City looks at boosting fares to save Hamilton's cab industry
City councillors are looking into boosting local taxi rates in an effort to help save Hamilton's cab industry, which drivers say is beleaguered by sky-high insurance rates.
The city has hired a consultant to look at the taxi industry, and that report was due early next year. Now staff will instruct the consultant to work even faster to come back with a report for fall.
The goal is to keep afloat an industry whose drivers say they can't afford to keep going much longer. Hamilton cab drivers pay between $10,000 and $18,000 in insurance per car per year, and drivers who have been working for decades are getting out, said Jagtar Singh Chahal, chairman and CEO of Hamilton Cab, at a planning committee meeting Tuesday.
"This is a last-ditch effort to save this industry," he said.
The problem rests with the province, Coun. Chad Collins said. But the city needs to make this a priority.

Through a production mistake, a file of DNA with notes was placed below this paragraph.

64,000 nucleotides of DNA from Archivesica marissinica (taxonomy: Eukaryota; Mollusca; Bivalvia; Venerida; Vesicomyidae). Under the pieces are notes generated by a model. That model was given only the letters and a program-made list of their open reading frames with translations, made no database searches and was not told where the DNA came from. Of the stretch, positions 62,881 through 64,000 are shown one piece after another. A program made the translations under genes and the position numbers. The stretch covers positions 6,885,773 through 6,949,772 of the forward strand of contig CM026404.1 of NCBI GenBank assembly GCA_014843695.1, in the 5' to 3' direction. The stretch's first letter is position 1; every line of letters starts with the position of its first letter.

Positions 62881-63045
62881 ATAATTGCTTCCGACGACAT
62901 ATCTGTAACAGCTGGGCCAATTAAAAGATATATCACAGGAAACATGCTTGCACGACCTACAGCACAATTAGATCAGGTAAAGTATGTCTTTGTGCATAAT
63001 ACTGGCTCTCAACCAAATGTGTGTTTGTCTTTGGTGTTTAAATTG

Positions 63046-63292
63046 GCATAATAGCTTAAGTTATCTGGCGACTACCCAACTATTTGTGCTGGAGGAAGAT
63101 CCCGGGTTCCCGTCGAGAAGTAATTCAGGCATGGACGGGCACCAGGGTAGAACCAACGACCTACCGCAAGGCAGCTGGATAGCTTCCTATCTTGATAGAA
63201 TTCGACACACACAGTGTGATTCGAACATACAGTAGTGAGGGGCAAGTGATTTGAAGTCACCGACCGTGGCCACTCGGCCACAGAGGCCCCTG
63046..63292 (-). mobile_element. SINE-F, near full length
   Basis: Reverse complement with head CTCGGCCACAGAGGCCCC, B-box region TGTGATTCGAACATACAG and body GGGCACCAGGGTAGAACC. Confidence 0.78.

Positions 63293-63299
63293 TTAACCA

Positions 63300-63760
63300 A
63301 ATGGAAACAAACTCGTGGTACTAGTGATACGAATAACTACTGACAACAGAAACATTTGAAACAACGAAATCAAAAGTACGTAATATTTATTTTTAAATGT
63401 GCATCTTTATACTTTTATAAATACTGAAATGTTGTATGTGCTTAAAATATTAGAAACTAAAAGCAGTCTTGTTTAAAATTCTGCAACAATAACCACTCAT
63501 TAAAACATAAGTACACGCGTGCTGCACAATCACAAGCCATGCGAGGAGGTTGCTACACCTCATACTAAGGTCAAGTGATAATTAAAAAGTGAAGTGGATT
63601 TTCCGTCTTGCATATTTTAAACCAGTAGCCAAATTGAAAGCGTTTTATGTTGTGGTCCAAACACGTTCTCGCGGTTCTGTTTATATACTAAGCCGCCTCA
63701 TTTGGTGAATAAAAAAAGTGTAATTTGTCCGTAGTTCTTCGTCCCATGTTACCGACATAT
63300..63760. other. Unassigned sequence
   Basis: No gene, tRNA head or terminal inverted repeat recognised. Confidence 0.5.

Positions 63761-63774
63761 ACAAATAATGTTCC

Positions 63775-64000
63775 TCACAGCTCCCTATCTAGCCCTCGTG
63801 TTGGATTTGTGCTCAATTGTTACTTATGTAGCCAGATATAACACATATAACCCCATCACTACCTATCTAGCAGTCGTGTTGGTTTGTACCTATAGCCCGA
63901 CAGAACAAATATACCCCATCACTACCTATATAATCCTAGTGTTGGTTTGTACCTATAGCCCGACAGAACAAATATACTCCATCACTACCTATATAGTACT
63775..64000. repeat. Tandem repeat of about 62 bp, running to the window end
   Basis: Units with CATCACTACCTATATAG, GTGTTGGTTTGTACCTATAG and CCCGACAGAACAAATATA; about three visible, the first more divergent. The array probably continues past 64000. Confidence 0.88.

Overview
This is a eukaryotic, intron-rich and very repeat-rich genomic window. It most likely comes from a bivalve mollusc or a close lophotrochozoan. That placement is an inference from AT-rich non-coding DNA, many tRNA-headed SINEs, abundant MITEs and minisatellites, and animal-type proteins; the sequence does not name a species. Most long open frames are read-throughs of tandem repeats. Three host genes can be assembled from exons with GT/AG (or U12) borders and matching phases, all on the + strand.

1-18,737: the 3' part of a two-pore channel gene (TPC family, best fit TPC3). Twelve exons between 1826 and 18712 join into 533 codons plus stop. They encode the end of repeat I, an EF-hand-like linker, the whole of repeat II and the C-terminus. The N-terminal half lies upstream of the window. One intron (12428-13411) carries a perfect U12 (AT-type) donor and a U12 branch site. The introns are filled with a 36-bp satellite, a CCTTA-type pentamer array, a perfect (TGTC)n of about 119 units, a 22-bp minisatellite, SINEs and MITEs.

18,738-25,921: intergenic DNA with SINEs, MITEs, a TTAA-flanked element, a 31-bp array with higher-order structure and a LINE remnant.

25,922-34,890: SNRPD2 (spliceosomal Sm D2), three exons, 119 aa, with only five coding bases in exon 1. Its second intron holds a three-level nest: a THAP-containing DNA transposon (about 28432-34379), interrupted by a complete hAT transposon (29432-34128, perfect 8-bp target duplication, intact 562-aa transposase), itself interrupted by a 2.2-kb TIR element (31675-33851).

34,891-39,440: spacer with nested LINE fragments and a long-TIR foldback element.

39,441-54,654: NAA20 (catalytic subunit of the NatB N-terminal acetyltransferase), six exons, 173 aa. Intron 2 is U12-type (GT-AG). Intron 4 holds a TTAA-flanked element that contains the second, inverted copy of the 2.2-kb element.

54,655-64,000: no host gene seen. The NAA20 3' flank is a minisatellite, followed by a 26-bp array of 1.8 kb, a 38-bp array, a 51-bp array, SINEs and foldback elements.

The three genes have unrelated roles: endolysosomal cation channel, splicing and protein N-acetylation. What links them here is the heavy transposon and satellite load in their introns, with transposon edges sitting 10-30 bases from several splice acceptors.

As insurance comes up for renewal, "there are people who could become unemployed because of this issue," he said.
Local taxi drivers want the planning committee to approve higher start rates, Chahal said. Hamilton's start rate is $3.20, lower than Burlington at $3.50, Oakville at $4.50 and Toronto and Mississauga at $4.25. Boosting Hamilton's start rate to $3.90 would help drivers pay for insurance, he said.
Hamilton's cab drivers haven't seen a meter increase since 2008, he said. But if the start rate was boosted, Chahal said he would be happy with a per-kilometre decrease from $1.82 to $1.80.
The Ontario Taxi Workers Union, he noted, has a petition of more than 450 drivers in favour of a taxi meter increase.
About 100 Hamilton cab drivers held a demonstration in front of city hall in February protesting increased insurance rates. At that time, planning committee members voted to lobby the province about rising insurance rates.
Hamilton struggles with higher insurance rates because more drivers make insurance claims against cab drivers, Chahal said.
Some hire lawyers over collisions so minor that they only result in cracked taillights, he told the committee.